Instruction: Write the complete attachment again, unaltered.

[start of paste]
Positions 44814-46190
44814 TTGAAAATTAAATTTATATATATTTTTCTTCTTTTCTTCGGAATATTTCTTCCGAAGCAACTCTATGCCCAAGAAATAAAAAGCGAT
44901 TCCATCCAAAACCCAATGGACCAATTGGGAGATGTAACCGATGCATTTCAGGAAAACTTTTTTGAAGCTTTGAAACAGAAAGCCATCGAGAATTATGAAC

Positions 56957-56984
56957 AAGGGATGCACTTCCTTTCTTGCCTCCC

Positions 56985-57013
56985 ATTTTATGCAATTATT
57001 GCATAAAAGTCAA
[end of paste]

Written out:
Positions 44814-46190
44814 TTGAAAATTAAATTTATATATATTTTTCTTCTTTTCTTCGGAATATTTCTTCCGAAGCAACTCTATGCCCAAGAAATAAAAAGCGAT
44901 TCCATCCAAAACCCAATGGACCAATTGGGAGATGTAACCGATGCATTTCAGGAAAACTTTTTTGAAGCTTTGAAACAGAAAGCCATCGAGAATTATGAAC

Positions 56957-56984
56957 AAGGGATGCACTTCCTTTCTTGCCTCCC

Positions 56985-57013
56985 ATTTTATGCAATTATT
57001 GCATAAAAGTCAA